article

Carrier Channel: Electric Utilities Power Up

Posted: 5/2003

Electric Utilities Power Up
Wholesale Wi-Fi Networks

By Khali Henderson

In
trying to solve the problem of getting subscribers to its fiber assets,
electricity giant American Electric Power — along with technology partners
Cisco Systems Inc. and RedLeaf Group Inc. — stumbled upon a delivery mechanism
for high-speed wireless access or Wi-Fi. That solution lay in the medium voltage
power grid.

"The medium voltage grid runs
down every street where there is electricity delivered," explains Jeff
Tolnar, vice president of marketing and business development for Amperion Inc.,
the joint venture between AEP, Cisco and RedLeaf. "So whether it’s a
business or a residence, you have a medium voltage grid within a few hundred
feet of that building or house."

The grid also passes around and near
fiber assets that are already in place. "Assuming that we could develop a
broadband product that could enable broadband delivery over that grid, then we
have a perfect place for on and off ramps to our fiber asset," Tolnar says,
recalling the thought process.

Amperion’s studies proved its
theory, but there was not existing technology in place. Other powerline
communications (PLC) vendors were working on in-home/on-premise or low-voltage
systems.

"What we had to do was find a
way to get on the medium voltage grid in a safe and reliable manner," says
Tolnar, who notes the grid carries a lethal current of up to 34,000 volts.

What Amperion discovered was Wi-Fi
offered a means to get safely and reliably on and off the grid — and that it
offered a way to get into the customer premise. "Initially we were just
going to use it to bypass the transformer, but then we discovered that the
customers were well within the reach of WiFi as its specified today,"
Tolnar says, "So, the WiFi approach that we put into place for safety and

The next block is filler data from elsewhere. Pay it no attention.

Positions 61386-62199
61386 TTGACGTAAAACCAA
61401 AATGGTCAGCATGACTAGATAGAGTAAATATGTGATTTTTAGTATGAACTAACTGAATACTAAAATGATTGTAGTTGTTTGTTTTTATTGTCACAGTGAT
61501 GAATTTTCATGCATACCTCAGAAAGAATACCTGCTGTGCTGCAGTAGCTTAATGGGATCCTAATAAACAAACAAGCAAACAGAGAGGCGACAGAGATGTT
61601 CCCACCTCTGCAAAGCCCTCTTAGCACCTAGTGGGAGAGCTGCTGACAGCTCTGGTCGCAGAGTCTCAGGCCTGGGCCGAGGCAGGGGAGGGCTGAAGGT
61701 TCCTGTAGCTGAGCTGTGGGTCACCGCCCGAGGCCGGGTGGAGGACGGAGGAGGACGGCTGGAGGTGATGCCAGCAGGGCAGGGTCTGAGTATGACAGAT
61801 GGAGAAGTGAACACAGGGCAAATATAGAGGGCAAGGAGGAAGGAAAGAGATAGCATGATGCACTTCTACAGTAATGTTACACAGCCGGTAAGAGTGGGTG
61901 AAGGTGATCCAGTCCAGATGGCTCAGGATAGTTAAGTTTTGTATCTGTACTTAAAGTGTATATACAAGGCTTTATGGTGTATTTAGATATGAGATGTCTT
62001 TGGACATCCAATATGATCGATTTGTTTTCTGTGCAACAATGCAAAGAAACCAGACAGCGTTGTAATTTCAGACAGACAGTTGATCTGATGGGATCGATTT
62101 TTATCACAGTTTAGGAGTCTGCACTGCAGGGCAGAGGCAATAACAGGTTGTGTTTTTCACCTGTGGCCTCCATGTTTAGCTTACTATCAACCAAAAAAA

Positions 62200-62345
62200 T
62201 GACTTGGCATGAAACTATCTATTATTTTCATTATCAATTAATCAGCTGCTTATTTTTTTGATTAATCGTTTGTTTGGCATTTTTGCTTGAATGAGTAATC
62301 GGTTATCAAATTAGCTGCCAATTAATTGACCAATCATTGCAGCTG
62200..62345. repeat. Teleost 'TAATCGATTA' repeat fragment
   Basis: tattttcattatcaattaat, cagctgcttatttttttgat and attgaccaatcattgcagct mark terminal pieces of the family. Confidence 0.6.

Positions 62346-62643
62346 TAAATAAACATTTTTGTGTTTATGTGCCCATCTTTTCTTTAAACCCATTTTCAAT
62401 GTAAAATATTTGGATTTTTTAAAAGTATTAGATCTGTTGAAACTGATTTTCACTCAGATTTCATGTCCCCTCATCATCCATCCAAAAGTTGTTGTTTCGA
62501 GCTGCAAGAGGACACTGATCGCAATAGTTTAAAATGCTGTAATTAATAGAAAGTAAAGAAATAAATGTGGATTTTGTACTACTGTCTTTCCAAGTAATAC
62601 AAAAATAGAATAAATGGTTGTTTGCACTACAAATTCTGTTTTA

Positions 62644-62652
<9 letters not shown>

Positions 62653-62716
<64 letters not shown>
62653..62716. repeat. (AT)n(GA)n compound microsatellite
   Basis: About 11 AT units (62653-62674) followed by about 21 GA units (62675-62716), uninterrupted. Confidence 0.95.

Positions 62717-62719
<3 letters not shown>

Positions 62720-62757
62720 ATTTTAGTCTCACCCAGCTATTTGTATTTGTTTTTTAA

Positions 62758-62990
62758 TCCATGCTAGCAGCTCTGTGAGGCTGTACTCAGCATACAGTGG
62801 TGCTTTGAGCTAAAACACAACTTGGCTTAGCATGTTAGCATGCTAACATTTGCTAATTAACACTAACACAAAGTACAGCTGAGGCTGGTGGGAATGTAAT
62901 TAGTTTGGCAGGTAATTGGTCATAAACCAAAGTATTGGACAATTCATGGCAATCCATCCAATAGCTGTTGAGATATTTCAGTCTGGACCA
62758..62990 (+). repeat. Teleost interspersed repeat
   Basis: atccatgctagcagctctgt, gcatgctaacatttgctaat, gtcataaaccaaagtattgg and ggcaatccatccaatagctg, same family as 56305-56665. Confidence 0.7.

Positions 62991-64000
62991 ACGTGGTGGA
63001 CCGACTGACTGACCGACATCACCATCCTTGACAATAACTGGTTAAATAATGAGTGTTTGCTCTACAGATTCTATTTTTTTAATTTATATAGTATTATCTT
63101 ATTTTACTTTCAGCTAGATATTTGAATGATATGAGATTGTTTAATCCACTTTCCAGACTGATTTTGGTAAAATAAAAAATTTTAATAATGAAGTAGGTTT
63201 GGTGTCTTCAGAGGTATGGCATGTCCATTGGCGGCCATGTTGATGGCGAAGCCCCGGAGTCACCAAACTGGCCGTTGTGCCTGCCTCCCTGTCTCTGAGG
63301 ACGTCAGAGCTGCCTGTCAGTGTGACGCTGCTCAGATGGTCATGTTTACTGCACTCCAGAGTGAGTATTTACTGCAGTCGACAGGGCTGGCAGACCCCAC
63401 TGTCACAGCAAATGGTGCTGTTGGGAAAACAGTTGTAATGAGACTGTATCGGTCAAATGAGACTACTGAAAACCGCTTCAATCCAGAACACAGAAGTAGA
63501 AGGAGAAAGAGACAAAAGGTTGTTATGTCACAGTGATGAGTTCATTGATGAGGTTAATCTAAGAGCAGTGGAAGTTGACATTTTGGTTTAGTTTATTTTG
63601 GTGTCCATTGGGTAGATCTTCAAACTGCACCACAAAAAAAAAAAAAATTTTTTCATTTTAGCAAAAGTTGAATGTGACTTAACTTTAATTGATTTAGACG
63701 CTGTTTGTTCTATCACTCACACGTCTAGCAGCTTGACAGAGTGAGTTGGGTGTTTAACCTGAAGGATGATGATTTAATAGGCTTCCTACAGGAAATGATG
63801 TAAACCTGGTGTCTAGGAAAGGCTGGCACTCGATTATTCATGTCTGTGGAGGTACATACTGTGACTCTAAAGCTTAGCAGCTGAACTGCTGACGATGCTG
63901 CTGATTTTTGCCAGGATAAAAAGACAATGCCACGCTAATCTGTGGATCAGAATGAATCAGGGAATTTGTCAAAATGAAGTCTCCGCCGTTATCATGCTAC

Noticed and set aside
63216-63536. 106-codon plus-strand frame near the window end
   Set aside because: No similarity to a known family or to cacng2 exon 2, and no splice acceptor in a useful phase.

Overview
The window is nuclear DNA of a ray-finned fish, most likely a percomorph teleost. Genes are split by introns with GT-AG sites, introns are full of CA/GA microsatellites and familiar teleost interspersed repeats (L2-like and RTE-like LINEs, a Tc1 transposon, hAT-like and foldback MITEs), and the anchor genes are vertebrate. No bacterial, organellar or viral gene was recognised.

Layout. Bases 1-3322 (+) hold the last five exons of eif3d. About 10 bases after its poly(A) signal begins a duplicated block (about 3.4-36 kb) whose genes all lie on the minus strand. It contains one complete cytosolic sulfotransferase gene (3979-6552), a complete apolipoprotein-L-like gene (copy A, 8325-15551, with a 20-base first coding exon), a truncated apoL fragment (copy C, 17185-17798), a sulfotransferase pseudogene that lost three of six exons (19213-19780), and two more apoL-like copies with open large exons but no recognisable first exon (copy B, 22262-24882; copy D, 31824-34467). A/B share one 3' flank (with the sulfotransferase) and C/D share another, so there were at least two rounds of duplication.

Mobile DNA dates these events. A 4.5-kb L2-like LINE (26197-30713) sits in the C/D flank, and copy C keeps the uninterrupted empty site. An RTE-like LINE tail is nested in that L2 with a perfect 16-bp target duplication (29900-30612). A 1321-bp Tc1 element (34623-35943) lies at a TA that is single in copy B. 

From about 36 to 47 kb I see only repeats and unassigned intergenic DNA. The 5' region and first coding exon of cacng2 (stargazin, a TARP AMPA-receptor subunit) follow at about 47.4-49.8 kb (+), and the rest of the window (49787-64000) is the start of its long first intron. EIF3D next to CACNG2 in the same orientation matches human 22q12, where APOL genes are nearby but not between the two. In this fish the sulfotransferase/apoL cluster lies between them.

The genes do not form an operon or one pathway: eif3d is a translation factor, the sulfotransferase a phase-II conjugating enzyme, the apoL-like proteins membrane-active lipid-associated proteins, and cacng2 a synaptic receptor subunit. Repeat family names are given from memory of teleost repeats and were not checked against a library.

reliability now we use to be able to get to the end user customer in really
effective and cost-effective manner."

In other words, customers —
business and residential — can buy Wi-Fi gear off the shelf. "You have got
wonderful scales of economy in the thousands of engineers that are working every
day to improve [Wi-Fi’s] reach, to improve its security and performance. That’s
something we could never duplicate in a small company like Amperion," he
says.

"So, we are able to get the
scales that the Wi-Fi industry is driving and then we can provide backhaul that
the Wi-Fi industry desires and is challenged by," Tolnar says, noting that
the backbone speeds range from 15mbps to 24mbps. "So, you no longer have to
pull backhaul into every wireless access point that a WISP would put into a
neighborhood or a business park or a Starbucks. Power line is that
backhaul."

The production-grade solution, the
Amperion Connect system and PowerWiFi access, was unveiled in late February.

Here’s how it works (see diagram
below): An "injector" is placed at the Internet PoP or substation. The
injector takes the wireless signal from the PoP and converts it into a power
line signal and sends it up and down the medium voltage feeder. The power line
sends the signal approximately 2,000 feet at which point a "repeater"
is placed to repeat the signal or an "extractor," or wireless access
point, extracts the signal. Amperion says it can deploy a network for $50 to
$150 per home or building passed depending on the density of the customer base
and the reach.


Click Here For Diagram

"As you start to place these
units every 1,000 or 2,000 feet, all of a sudden, you start to have complete
wireless coverage using standard 802.11b," Tolnar says.

While utilities could perform
functions throughout the value chain, they are likely to become wholesale
providers of the PLC service, working with third-parties, such as integrators to
place the premise equipment, traditional network operators for the IP access and
network management and ISPs that interface with the customer.

"We will see a mix of
deployments where the utility will buy, own and operate the Amperion Connect
network and we’ll also see opportunities where the utility will just lease the
wires to some type of service provider — whether that’s a carrier or an
ISP," Tolnar says. "We are seeing both unfold right now."

He says Amperion is in the midst of
three trials — one with AEP that is a technology trial, another with PPL
Electric Utilities in Pennsylvania, a subsidiary of PPL Corp., and another with
an unnamed investor-owned utility.

LINKS
Cisco Systems Inc. www.cisco.com

RedLeaf Group Inc. www.redleaf.com

American Electric Power www.aep.com

PPL Corporation www.pplweb.com


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